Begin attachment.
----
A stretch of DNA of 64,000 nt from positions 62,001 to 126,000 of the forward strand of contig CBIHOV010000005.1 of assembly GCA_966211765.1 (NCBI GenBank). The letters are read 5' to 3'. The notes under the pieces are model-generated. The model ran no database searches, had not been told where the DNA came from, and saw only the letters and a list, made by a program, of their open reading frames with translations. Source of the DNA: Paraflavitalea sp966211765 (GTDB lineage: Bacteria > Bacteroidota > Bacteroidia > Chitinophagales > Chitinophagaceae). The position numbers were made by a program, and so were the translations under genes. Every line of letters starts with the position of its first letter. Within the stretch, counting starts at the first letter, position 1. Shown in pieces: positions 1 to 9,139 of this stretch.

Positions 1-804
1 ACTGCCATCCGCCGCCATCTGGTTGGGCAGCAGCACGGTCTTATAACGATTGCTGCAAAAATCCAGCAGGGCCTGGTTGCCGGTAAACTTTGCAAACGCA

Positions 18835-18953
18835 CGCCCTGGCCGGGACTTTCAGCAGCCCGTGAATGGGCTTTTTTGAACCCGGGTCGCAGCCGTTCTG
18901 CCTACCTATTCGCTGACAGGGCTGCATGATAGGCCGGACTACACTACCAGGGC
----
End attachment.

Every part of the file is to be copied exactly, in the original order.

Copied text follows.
A stretch of DNA of 64,000 nt from positions 62,001 to 126,000 of the forward strand of contig CBIHOV010000005.1 of assembly GCA_966211765.1 (NCBI GenBank). The letters are read 5' to 3'. The notes under the pieces are model-generated. The model ran no database searches, had not been told where the DNA came from, and saw only the letters and a list, made by a program, of their open reading frames with translations. Source of the DNA: Paraflavitalea sp966211765 (GTDB lineage: Bacteria > Bacteroidota > Bacteroidia > Chitinophagales > Chitinophagaceae). The position numbers were made by a program, and so were the translations under genes. Every line of letters starts with the position of its first letter. Within the stretch, counting starts at the first letter, position 1. Shown in pieces: positions 1 to 9,139 of this stretch.

Positions 1-804
1 ACTGCCATCCGCCGCCATCTGGTTGGGCAGCAGCACGGTCTTATAACGATTGCTGCAAAAATCCAGCAGGGCCTGGTTGCCGGTAAACTTTGCAAACGCA

Positions 18835-18953
18835 CGCCCTGGCCGGGACTTTCAGCAGCCCGTGAATGGGCTTTTTTGAACCCGGGTCGCAGCCGTTCTG
18901 CCTACCTATTCGCTGACAGGGCTGCATGATAGGCCGGACTACACTACCAGGGC